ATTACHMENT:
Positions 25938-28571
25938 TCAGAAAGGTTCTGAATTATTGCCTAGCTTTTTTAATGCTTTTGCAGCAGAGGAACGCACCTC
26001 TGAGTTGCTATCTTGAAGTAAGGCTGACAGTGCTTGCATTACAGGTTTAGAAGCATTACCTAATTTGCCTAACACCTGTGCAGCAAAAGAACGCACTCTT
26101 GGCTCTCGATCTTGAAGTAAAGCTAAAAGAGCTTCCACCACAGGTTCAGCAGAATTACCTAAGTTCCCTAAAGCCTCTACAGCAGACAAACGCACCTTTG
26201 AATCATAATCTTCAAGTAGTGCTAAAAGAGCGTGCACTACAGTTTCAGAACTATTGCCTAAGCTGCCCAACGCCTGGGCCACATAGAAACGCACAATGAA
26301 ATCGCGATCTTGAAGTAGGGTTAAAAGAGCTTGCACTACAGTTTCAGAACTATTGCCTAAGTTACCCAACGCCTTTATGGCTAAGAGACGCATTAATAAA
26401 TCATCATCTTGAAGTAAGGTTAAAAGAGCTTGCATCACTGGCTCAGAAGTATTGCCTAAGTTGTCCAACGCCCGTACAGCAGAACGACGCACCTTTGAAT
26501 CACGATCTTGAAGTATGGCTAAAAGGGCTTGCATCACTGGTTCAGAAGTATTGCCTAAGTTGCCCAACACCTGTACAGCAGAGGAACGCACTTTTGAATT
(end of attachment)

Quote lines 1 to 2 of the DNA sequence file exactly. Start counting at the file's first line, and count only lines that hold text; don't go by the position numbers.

Positions 25938-28571
25938 TCAGAAAGGTTCTGAATTATTGCCTAGCTTTTTTAATGCTTTTGCAGCAGAGGAACGCACCTC